NEW YORK (Reuters) - Some investors are betting the worst is yet to come for Brazil’s stock market, even after a brutal selloff last week.
Fund managers said troubles for Brazilian President Michel Temer, who was caught on tape discussing a hush-money arrangement to buy the silence of imprisoned former house speaker Eduardo Cunha, are likely just beginning, and could derail efforts to reform Brazil’s pension system, moves aimed at cutting public debt and boosting economic growth.
Brazil’s benchmark Bovespa stock index tumbled nearly 9 percent on May 18 after news of the tape surfaced, notching its biggest one-day drop since the depths of the financial crisis in October 2008.
Short sellers descended on funds containing Brazilian shares on the belief they have further to fall.
About 12 percent of shares of the $5.6 billion U.S.-listed iShares MSCI Brazil Capped ETF are being shorted, according to S3 Partners, a financial analytics firm. The fund ranks as the second most-shorted country ETF in the United States by dollar value of short interest.
Investors who take short positions sell borrowed stock they hope to buy back later at lower prices to reimburse the lenders, pocketing the difference.
The Brazil ETF pulled in $526 million of new money in the week ended on Wednesday, according to Thomson Reuters’ Lipper research unit, but those figures include shares created so they could be sold short.
“As EWZ’s stock price dropped, short sellers needed to short more stock in order to keep their risk positions at the same levels,” said S3 Partners managing director of research Ihor Dusaniwsky.
EWZ’s short sellers have a 9 percent profit since last Thursday, he said, with most of that made the day of the big selloff.
To be sure, some of the fund’s inflows could also be from investors betting that the recent selloff does not reflect fundamentals underpinning the market.
Mohit Bajaj, director of ETF trading solutions at WallachBeth Capital LLC, said he has seen demand for EWZ over the past week from both short-sellers and bargain-hunting “value” investors.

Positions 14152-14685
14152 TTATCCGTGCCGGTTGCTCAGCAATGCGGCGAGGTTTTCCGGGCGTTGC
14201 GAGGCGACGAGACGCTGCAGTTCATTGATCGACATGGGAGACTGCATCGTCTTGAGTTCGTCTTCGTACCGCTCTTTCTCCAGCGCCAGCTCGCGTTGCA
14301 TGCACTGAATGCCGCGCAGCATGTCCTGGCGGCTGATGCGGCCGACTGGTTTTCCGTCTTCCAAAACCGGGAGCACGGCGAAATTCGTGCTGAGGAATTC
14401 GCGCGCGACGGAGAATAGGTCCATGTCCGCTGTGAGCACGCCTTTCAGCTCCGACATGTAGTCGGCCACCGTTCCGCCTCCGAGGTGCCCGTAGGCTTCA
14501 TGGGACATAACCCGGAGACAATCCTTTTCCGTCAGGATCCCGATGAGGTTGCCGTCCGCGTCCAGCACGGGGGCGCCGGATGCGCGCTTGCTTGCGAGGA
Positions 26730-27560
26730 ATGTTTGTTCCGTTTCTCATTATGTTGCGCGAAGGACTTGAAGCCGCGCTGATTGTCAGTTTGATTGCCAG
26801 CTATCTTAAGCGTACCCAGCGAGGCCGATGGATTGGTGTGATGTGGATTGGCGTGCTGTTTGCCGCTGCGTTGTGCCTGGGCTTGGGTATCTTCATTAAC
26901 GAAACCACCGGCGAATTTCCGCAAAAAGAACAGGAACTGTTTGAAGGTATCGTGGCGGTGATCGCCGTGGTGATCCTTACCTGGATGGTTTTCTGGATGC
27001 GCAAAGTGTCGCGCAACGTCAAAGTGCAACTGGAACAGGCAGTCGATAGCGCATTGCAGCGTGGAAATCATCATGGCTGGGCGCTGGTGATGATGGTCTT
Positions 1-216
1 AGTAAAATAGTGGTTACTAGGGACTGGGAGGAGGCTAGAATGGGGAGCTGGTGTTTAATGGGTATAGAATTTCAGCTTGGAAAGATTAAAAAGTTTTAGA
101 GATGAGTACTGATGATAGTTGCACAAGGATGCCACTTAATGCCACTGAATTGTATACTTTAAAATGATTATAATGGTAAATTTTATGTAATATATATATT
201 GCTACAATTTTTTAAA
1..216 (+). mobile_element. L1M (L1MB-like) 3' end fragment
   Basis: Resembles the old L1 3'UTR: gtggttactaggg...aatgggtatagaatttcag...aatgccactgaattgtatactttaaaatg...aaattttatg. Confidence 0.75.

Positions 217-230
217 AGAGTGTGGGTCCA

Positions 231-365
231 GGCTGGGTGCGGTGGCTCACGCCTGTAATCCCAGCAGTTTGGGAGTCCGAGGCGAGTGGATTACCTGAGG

Robert Marshall Lee, investment leader and portfolio manager at BNY Mellon subsidiary Newton Investment Management, has sold all Brazilian assets in his company’s $136 million Newton Global Emerging Markets Fund.
Even if Temer stays in power his position has been significantly weakened, Lee said, and with much of Brazil’s population opposed to fiscal restructuring measures like pension reform it would be difficult to pass them.
“What you end up doing is a very watered-down version,” he said. “So the market has optimism and then gets disappointed and I think that’s the likely path ahead.”
Brazil and broader emerging markets are likely to end the year with lower equity prices and weaker currencies, Capital Economics senior emerging markets economist William Jackson said.
Yet Brazil’s problems have so far shown little sign of leaking into the broader emerging markets sphere. The average U.S.-based emerging market fund tracked by Lipper sank by just 0.4 percent over the most recent week and pulled in $1.1 billion in new cash.
Economists warn that Brazil’s social security system is one of the main threats to government finances there, with pension expenditures accounting for nearly half of its spending before debt payments. Temer’s plans to streamline Brazil’s pension system cleared another hurdle in Congress on Tuesday.
Current House speaker Rodrigo Maia said a vote in the full lower house could take place between June 5 and June 12, clearing the way for a final Senate vote, but many lawmakers have said they will not vote until the political crisis is resolved.
Meanwhile, some investors are moving in on what they see as a buying opportunity in Brazil. The Bovespa was last up 1.2 percent on Friday.
“If you are a patient long-term investor able and willing to stomach significant volatility, current valuations offer an attractive opportunity to gradually build both bond and equity positions,” said Mohamed El-Erian, chief economic adviser at Allianz SE. “There is value but the road will be very choppy.”
Ivo Luiten, a portfolio manager at the emerging markets boutique firm NN Investment Partners, in the Hague, Netherlands, said he had taken the opportunity to add to his holdings in telecommunications, education and healthcare stocks, which he said fell 10 percent to 15 percent in the selloff.
“We’re not selling out of Brazil,” he said. “We’re adding.”
Reporting by Dion Rabouin and Trevor Hunnicutt; Editing by Jennifer Ablan and Meredith Mazzilli